April 14, 2020
Marietta, G.A., April 16, 2020 — UL today announces HP, a leading provider of personal systems, printers and 3D printing solutions, has achieved recycled content validations from UL for five of their resins, which contain between 5 to 99% recycled content from ocean-bound plastic. HP is the first company to achieve validation from UL to the UL 2809 Environmental Claim Validation Procedure (ECVP) for Recycled Content Standard which now includes auditing of social responsibility procedures.
As a volume leader in using ocean-bound plastic materials in HP products, HP is focused on innovating and using sustainable materials while creating economic opportunities for underserved communities. HP embarked on finding a solution to validate the amount of recycled content in the resins they use, while also addressing social impact of this process.
HP worked with UL to audit suppliers to determine safe labor practices and risk mitigation at the recycled material collector in Haiti and added these criteria to the recently updated and expanded UL 2809 Standard.
The UL 2809 Standard specifically measures the amount of recycled content in products and was updated to include assessments of the social impacts of collecting pre-consumer and post-consumer recycled materials on local economies, including criteria for ocean-bound and ocean sourced plastics.
HP has upcycled more than 1 million pounds of ocean-bound plastic, roughly 35 million plastic bottles into its products. HP initially partnered with the First Mile Coalition to use ocean-bound plastic bottles to manufacture their Original HP ink cartridges and has scaled its use of ocean-bound plastic across its portfolio. HP’s validated ocean-bound resins are also used in the HP Elite Dragonfly, the world’s first PC with ocean-bound plastic, the HP EliteDisplay E273d, the world’s first display manufactured with ocean-bound plastics and the HP ZBook Create and ZBook Studio, the world’s first mobile workstation with ocean-bound plastic.
UL’s claim validation further augments HP’s social responsibility drive to use ocean-bound plastics in their recycled content. HP’s ocean-bound plastic programs are also creating new opportunities for economic advancement and education in local communities. In Haiti, HP’s partnership with the First Mile Coalition has helped create more than 1,100 income opportunities for adults in the country and has provided 150 children with quality education, food, and medical assistance.
HP continues to scale their ocean-bound plastic efforts and has made a commitment to include ocean-bound plastic material in all new HP Elite and HP Pro desktop notebook computers launching in 2020. They have also invested $2 million in a washing line in Haiti that will produce cleaner, higher quality recycled plastic locally for use in more HP products. This investment continues HP’s longstanding commitment to diverting ocean-bound plastic and contributing to a lower-carbon, circular economy while providing jobs and education opportunities locally.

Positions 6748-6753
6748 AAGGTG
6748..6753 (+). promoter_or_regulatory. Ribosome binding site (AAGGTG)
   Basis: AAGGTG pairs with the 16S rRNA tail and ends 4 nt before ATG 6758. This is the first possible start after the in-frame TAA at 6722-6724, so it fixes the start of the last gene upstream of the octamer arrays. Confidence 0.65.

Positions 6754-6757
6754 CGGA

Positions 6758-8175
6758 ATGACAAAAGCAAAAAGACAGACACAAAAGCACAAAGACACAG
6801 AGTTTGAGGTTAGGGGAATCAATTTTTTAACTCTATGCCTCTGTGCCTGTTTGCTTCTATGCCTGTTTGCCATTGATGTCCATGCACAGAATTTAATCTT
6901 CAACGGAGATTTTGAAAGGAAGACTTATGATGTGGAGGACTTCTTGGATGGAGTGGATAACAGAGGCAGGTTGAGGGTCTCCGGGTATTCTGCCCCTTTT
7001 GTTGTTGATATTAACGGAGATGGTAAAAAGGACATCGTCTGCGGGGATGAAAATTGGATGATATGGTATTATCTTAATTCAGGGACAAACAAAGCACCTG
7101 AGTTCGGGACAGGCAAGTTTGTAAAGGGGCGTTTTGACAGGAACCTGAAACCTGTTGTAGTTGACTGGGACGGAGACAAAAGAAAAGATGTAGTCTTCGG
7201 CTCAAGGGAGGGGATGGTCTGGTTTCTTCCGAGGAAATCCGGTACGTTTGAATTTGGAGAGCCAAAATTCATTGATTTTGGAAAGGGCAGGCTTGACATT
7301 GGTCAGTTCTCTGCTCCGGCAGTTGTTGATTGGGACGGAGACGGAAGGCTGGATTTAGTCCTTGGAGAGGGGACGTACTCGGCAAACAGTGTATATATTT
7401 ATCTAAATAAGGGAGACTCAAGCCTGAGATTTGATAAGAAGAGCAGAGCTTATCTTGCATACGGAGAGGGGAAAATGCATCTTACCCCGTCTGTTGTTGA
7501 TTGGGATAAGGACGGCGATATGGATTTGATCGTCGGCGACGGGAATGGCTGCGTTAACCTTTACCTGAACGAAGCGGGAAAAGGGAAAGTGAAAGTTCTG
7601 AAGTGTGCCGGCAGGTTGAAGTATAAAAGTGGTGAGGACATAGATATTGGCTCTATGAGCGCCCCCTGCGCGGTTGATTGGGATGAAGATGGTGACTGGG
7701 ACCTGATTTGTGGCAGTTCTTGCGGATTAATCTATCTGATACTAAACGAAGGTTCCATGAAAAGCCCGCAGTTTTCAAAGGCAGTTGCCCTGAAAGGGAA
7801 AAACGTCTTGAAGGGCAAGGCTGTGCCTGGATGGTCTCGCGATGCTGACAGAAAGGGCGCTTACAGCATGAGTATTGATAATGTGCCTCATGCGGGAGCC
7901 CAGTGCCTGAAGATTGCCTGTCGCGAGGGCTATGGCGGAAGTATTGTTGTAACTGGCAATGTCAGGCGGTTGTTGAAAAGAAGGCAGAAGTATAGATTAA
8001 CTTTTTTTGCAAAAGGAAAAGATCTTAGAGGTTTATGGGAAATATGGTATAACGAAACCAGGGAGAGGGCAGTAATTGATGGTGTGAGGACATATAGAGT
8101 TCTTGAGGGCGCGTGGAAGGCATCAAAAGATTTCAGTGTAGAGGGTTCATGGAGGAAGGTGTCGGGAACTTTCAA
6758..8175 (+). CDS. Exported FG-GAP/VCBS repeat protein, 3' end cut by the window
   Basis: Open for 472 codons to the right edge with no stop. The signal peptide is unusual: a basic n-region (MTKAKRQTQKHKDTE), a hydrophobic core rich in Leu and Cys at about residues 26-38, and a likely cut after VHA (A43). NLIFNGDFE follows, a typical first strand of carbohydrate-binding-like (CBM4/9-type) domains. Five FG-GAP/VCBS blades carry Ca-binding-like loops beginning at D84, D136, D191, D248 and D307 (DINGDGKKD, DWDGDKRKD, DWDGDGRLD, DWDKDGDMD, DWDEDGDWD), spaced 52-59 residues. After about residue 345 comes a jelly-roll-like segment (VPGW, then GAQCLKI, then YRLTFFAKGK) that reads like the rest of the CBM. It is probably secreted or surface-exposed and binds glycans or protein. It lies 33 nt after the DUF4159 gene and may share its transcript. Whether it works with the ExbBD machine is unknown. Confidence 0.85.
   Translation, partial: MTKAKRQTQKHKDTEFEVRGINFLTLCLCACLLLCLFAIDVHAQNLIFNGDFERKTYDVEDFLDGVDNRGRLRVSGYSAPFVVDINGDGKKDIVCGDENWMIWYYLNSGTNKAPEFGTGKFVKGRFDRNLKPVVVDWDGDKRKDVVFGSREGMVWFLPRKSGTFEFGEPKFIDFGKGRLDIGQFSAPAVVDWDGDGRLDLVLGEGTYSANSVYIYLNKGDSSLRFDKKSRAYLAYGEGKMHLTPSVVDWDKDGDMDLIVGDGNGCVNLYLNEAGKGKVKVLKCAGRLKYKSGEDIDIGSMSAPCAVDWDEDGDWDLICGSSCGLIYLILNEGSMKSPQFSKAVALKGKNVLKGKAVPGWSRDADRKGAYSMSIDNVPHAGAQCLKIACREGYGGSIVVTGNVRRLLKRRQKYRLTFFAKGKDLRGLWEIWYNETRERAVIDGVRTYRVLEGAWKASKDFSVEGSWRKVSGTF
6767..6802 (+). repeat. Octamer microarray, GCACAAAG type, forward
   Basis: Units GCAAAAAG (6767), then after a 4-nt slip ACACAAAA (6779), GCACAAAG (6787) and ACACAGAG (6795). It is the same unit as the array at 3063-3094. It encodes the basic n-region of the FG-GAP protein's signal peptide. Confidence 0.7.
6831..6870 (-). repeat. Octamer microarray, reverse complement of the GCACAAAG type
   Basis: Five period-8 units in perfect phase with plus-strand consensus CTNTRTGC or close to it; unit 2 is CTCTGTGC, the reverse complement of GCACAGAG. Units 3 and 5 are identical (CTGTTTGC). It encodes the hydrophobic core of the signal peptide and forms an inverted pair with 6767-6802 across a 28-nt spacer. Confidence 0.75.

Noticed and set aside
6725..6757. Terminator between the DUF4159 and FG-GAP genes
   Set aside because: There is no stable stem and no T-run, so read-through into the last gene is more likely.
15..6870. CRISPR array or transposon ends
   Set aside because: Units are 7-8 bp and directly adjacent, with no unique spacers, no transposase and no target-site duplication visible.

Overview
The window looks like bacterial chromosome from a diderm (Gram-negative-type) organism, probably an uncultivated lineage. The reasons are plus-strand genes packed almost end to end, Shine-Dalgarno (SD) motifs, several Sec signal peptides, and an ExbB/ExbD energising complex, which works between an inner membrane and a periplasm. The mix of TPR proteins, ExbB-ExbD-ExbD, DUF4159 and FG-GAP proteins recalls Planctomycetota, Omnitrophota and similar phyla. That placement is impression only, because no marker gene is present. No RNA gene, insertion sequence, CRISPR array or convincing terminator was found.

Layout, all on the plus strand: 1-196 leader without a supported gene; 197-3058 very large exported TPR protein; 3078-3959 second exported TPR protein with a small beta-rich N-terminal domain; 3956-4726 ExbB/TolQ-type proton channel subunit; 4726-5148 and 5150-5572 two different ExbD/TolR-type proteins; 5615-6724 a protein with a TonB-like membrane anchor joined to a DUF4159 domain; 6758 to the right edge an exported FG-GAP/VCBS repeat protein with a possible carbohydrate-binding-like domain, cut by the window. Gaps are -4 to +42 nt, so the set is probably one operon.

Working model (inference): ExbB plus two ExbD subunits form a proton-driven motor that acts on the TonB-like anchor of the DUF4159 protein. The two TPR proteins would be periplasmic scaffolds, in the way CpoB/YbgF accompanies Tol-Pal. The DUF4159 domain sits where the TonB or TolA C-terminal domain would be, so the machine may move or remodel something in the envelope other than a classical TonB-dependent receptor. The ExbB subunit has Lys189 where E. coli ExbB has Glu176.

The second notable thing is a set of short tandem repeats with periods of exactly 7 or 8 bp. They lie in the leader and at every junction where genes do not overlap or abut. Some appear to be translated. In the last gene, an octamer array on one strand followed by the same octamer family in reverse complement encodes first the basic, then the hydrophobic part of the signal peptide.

Alberto Uggetti, vice president and general manager of UL’s Environment and Sustainability division, said, “We are proud to work with companies like HP leading the inclusion of social aspects in considering how materials like ocean-bound plastics in recycled content are evaluated. Reducing plastics in our oceans and waterways is a benefit to the environment and people. It empowers local communities and will set the standard for other consumer product companies. HP’s decision to pursue recycled content validation speaks to their commitment to circularity, social responsibility and a more sustainable economy.”
“HP believes that what’s good for the environment is good for both business and society,” said Ellen Jackowski, global head of sustainability strategy and innovation at HP Inc. “We recognize the importance of third-party validation in bringing recycled content claims to market. Validation to UL’s recycled content Standard helps ensure we are transitioning to a circular economy reliably and transparently, while creating a positive social impact for plastic collector communities. HP is reinventing its supply chain to accelerate the strategies that are in direct alignment with sustainable development, and in turn, helping to solve some of the most pressing global issues of our time.”
Dune Ives, executive director of Lonely Whale, the convening entity for NextWave Plastics, said, “When we launched NextWave Plastics in 2017, we knew that as leading companies such as HP established value from the more than eight million metric tons of plastic set to enter the ocean every year, the time would come to create a standard for ocean-bound plastic recycling. Consumers deserve the confidence that when purchasing a product that includes ocean-bound plastic, it delivers on its environmental and social promises. We look forward to working with our NextWave Plastics members and UL to create the most robust Standards and process that enables all of us to keep plastic in the economy and out of the ocean.”
Learn more about UL’s Recycled Content Validation program.
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